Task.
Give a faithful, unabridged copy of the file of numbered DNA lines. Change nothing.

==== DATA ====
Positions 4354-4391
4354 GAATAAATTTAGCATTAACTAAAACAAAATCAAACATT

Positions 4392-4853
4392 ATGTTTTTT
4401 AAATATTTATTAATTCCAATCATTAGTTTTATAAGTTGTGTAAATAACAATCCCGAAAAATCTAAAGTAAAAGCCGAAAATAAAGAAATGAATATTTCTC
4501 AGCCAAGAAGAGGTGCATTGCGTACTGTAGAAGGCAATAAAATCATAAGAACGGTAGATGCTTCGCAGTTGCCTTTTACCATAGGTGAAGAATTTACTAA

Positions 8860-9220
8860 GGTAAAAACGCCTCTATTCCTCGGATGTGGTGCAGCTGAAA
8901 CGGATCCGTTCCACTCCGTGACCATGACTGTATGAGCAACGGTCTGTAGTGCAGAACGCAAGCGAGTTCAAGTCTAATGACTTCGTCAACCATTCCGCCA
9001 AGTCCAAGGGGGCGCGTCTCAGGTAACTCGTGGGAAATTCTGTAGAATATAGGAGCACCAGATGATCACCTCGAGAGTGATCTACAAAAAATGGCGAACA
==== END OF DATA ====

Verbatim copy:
Positions 4354-4391
4354 GAATAAATTTAGCATTAACTAAAACAAAATCAAACATT

Positions 4392-4853
4392 ATGTTTTTT
4401 AAATATTTATTAATTCCAATCATTAGTTTTATAAGTTGTGTAAATAACAATCCCGAAAAATCTAAAGTAAAAGCCGAAAATAAAGAAATGAATATTTCTC
4501 AGCCAAGAAGAGGTGCATTGCGTACTGTAGAAGGCAATAAAATCATAAGAACGGTAGATGCTTCGCAGTTGCCTTTTACCATAGGTGAAGAATTTACTAA

Positions 8860-9220
8860 GGTAAAAACGCCTCTATTCCTCGGATGTGGTGCAGCTGAAA
8901 CGGATCCGTTCCACTCCGTGACCATGACTGTATGAGCAACGGTCTGTAGTGCAGAACGCAAGCGAGTTCAAGTCTAATGACTTCGTCAACCATTCCGCCA
9001 AGTCCAAGGGGGCGCGTCTCAGGTAACTCGTGGGAAATTCTGTAGAATATAGGAGCACCAGATGATCACCTCGAGAGTGATCTACAAAAAATGGCGAACA